There have been peaches for breakfast and lunch. There has been the making of peach jam- this one is a savoury jam with rosemary and black pepper.  We've sampled it already with some of our home raised lamb -  it's very good with lamb! I'm planning on  entering a jar in this week's Gundagai Agricultural Show. It might be a little weird though?

I'm also scanning the peach trees to try to find three beautiful peaches for the Fruit section of the Gundagai Show.  If I can get three that look like this one, I'll possibly enter them.

There have also been Peach Tomatoes. These are a yellow fruit with a furry skin. The flavour is quite mild but the best thing about them is that they have been good performers in the hot weather - perhaps the fury outside protects the skin of the tomato.

The other tomatoes are producing too. The pear shaped tomatoes have been particularly productive, as have the Jaune Flamme, Cherokee Purple and Verna Orange all seeds generously provided by Yvonne.

Most nights we eat a tomato salad with yellow long capsicums with our meal.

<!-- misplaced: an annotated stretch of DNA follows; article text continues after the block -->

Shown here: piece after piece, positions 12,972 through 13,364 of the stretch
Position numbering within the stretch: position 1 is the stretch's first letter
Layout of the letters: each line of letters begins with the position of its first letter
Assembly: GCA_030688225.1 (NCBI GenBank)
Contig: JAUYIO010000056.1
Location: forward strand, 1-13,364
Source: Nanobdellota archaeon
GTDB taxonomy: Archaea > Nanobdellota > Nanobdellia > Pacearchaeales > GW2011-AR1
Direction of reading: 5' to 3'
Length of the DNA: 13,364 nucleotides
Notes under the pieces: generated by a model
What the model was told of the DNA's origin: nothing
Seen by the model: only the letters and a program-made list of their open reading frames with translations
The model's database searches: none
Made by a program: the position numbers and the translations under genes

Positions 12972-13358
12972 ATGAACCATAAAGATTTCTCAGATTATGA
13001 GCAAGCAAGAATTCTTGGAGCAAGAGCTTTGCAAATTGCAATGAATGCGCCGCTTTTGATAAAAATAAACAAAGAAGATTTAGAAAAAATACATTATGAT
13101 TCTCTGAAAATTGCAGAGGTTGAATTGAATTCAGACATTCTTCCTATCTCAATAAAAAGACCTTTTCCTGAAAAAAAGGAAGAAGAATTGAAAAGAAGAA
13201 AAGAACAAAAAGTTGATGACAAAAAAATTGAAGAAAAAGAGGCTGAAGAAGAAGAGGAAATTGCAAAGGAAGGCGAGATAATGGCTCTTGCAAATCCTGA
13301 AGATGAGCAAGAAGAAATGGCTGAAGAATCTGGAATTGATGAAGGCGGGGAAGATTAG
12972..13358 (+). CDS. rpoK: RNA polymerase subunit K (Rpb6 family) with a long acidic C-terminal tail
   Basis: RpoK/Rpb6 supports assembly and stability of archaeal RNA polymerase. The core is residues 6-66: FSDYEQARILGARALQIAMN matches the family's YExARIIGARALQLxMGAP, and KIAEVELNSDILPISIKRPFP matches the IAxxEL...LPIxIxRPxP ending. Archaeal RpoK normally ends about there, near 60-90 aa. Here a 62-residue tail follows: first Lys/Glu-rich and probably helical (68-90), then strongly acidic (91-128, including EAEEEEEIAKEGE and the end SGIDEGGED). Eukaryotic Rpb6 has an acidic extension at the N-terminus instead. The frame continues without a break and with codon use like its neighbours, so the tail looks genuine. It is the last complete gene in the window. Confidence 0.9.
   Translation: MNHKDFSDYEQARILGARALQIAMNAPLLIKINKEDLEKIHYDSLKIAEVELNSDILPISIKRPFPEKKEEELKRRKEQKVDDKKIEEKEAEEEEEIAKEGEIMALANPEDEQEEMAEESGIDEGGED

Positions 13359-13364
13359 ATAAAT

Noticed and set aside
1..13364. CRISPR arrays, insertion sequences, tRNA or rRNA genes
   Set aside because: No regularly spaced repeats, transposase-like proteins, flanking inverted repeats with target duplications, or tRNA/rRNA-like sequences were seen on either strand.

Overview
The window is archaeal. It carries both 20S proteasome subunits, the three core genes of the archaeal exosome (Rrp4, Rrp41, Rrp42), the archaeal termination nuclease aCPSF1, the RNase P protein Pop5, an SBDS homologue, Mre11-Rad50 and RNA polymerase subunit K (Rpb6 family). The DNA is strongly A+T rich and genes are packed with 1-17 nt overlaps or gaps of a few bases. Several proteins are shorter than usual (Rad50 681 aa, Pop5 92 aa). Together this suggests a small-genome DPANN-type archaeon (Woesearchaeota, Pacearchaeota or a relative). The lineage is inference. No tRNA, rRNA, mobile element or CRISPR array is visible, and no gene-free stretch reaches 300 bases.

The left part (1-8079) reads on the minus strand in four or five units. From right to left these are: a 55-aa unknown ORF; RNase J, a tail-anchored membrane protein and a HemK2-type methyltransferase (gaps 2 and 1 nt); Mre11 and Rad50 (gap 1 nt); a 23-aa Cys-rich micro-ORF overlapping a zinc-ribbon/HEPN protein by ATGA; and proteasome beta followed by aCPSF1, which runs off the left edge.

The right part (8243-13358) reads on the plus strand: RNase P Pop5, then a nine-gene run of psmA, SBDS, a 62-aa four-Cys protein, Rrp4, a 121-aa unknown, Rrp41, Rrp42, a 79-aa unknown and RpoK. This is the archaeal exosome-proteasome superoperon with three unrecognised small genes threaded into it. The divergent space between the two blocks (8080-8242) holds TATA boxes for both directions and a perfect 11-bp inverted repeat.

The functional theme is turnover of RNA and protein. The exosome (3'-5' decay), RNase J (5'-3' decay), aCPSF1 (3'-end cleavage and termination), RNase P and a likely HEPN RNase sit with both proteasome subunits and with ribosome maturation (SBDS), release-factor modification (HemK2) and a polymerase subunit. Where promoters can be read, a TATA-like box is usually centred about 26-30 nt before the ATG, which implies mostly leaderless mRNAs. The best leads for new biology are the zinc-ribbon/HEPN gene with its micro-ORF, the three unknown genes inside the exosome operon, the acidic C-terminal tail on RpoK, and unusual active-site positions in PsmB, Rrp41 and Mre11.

This is this morning's pick...

again peaches and tomatoes with a few small ( but very crunchy!) cucumbers, zucchini and small green capsicums. The grapes are a generous gift from our neighbours who cut all their grapes this morning and had their glut to share! Thank you folk of the river flats!

That's the Harvest for the week. I'm contributing this to Daphne's Harvest Monday. Pop over to hers to see OPP (other people's produce).

Tuesday, 4 February 2014

So many reasons...

Finally, after an extremely hot week, there is a cool breeze. Actually, it's not really a breeze, its much more forceful than that, nevertheless is is refreshing... finally!

It's been a long week of relentless sun which was finally broken last night by this wind. As a consequence I woke this morning at about 2am and sat bolt upright seemly smelling bushfire smoke thru my sleep. I immediately checked the Facebook of the Rural Fire Service who handily posted that smoke from the Cooma fire was all over our valleys but there was nothing to worry about.

Phew, somewhat relieved but now wide awake I lay on top of the bed, for the first time in days with a sheet and a blanket and watched with awe and trepidation the night sky light up with dry lightening strikes - just the sort that start fires around here.